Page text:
Horizon, tides, sailing, swimming, treading, lapping, splashing, breeze, open sea, navigate…
But if my connection point is the idea of it being ‘terrifying and unpredictable’, then I might prefer language that paints with that color:

crashing, rips, undercurrent, tidal wave, dumped, drowning, thrashing….

5. Spend 10 minutes exploring your topic (growing up) using language in the key of the metaphor.

Try to explore the nooks and crannies of your topic by being specific, situational and personal. You are on the lookout for unusual and unexpected ways that connect your metaphor and your topic, so go exploring!
For example:
Growing old is a church—as my grandmother grew into her last years, her body became a complex architecture of illness; its sharp edges thrusting through her veins and cells; her mind became a dusty hallway that echoed with ghosts…etc. But the building is not the belief. Her body was sick, but she was more than just the creaking doors and echoing halls. The knowledge, wisdom, and experience of her life had been transmitted out to us, her family, and I can still recite the lessons learned, like passages from a sacred text…etc

6. Build a Chorus idea, using an ‘X is Y’ statement. 

It may turn out that your ‘X is Y’ metaphor statement is not your first, primary metaphor that you started with, but something more interesting that emerged in Step 5. For example, my chorus might be built on this ‘X is Y’ idea (or in this case ‘X is NOT Y’):
She is more than creaking doors
Her life is louder than these empty halls…
A great example of this is Belief, by John Mayer. The primary metaphor of the song is something like “belief is a war,” but we never hear that statement. What we do hear are the secondary, or related, metaphors that use language ‘in the key’ of war:
Is there anyone who really recalls
Ever breaking rank at all
For something someone yelled real loud one time?
and…
Belief is a beautiful armor
But makes for the heaviest sword
Like punching underwater
You never can hit who you’re trying for
and…
[belief is] the chemical weapon
For the war that’s raging on inside

Note that these are mostly verse lyrics, but the idea can be applied to verses or choruses.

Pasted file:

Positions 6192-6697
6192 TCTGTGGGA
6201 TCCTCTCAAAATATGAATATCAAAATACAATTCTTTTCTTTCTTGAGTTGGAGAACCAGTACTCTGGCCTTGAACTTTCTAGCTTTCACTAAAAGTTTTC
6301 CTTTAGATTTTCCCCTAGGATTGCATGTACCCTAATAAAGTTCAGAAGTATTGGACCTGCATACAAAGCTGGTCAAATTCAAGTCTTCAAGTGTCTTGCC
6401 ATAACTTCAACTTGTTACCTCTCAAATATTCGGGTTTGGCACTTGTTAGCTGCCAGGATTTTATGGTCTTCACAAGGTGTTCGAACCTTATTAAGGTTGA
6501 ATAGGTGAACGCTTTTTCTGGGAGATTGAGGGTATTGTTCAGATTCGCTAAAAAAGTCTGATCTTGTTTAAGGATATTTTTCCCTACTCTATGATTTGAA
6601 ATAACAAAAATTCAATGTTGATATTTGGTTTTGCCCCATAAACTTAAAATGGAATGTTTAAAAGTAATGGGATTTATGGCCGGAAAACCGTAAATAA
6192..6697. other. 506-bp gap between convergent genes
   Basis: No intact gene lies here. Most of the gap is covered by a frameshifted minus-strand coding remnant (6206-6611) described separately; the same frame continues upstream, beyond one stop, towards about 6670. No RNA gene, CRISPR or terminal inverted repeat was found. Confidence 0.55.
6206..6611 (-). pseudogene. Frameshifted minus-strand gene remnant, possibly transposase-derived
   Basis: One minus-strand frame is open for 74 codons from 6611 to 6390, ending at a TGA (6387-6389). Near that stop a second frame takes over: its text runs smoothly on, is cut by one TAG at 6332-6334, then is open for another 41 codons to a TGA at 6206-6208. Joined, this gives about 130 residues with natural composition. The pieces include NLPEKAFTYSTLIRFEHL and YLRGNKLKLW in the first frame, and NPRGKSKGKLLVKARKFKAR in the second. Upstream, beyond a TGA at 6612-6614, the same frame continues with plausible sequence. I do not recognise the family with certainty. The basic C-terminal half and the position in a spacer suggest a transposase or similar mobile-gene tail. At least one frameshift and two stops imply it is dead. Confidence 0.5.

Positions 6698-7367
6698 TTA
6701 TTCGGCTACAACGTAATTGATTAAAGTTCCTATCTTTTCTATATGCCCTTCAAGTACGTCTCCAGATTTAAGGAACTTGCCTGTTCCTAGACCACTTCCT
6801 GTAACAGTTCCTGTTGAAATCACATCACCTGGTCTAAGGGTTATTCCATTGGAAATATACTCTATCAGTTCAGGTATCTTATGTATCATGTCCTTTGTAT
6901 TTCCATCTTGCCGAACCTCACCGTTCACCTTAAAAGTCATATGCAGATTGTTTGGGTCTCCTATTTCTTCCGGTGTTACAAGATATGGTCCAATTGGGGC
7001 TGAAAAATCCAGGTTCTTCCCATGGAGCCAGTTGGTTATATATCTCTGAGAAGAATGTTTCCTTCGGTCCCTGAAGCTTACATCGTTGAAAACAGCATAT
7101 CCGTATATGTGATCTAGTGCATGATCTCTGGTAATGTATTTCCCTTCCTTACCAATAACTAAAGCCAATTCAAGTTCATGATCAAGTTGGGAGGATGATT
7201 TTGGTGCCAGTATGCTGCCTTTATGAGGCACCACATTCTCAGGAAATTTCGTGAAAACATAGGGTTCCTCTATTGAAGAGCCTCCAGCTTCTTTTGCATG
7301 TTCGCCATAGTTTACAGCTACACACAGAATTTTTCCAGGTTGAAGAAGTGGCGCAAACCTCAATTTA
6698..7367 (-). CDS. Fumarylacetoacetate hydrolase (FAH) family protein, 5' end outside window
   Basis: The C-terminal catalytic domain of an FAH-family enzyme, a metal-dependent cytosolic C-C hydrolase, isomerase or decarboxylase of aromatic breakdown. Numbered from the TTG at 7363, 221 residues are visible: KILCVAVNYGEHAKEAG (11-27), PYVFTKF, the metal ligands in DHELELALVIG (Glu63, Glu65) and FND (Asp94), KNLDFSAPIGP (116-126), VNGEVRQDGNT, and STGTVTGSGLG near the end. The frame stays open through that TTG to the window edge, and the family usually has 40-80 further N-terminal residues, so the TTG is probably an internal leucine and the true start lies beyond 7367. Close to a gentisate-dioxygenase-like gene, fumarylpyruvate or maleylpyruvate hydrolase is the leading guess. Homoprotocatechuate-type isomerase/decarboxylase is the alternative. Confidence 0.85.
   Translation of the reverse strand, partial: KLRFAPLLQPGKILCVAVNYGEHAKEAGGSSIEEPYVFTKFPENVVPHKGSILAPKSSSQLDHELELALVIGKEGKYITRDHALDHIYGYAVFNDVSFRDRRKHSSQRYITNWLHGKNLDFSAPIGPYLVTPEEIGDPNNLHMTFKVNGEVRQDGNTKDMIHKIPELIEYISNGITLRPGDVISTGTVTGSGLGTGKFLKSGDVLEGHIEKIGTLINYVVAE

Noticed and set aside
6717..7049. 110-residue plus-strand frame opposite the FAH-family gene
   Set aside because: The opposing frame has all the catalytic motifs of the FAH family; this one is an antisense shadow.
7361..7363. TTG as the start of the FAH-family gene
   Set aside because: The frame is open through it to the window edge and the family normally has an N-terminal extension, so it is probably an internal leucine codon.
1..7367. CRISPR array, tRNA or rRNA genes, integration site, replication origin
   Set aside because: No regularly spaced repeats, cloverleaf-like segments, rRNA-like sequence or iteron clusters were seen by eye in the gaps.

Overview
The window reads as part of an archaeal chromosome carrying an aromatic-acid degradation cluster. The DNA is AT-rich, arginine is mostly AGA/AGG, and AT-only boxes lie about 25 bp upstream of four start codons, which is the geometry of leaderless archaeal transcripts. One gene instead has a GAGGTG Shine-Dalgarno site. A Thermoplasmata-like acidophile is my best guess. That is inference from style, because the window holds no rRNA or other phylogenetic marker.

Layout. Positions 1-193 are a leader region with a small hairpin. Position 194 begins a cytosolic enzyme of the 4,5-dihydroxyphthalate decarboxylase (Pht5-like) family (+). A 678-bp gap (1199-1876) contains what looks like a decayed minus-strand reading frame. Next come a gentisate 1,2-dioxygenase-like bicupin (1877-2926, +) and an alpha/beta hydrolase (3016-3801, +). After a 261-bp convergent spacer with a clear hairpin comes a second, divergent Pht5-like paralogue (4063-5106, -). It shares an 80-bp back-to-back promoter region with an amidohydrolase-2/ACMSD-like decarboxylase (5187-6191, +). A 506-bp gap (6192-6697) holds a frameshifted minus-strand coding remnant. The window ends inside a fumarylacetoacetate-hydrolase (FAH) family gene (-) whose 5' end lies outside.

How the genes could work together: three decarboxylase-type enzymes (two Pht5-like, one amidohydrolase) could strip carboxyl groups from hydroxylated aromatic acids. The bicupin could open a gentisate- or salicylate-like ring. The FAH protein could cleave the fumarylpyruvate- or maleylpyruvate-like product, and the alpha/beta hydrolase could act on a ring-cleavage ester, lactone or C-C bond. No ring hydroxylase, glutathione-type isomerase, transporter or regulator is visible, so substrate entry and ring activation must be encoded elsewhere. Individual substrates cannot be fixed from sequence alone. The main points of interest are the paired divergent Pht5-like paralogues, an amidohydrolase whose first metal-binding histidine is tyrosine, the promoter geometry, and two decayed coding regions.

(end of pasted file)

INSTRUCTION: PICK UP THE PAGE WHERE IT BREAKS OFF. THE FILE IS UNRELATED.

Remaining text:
I will also write another post soon that gives a lot more detail about writing great Choruses, as well as what makes chorus lyrics and ideas different to verses. Speaking of verses…

7. Build Verse ideas.

Use your favorite ideas and imagery to construct your verses. Just remember: The key to great Direct Metaphor songs is that the metaphor is clear. We know what the metaphor is, and we know what the topic is too. Metaphor isn’t an excuse to be vague. It’s a way to be even more specific and clear about how you want to explain how something feels. So make sure that you are still being clear about what the situation is, what you’re actually talking about, and how you feel about it.
Enjoy 🙂

Writing Tips from George Orwell

One of the most incisive essays I have ever read on the art of writing is the short and stunning piece, ‘Politics and the English Language‘, written by George Orwell in 1947. Here, Orwell described a cliche as a ‘dying metaphor’. Orwell follows up with a succinct list of guides to follow:

  1. Never use a metaphor, simile, or other figure of speech which you are used to seeing in print.
  2. Never use a long word where a short one will do.
  3. If it is possible to cut a word out, always cut it out.
  4. Never use the passive where you can use the active.
  5. Never use a foreign phrase, a scientific word, or a jargon word if you can think of an everyday English equivalent.
  6. Break any of these rules sooner than say anything outright barbarous.

If it hasn’t crossed your desk yet, I highly recommend it. You can access it here.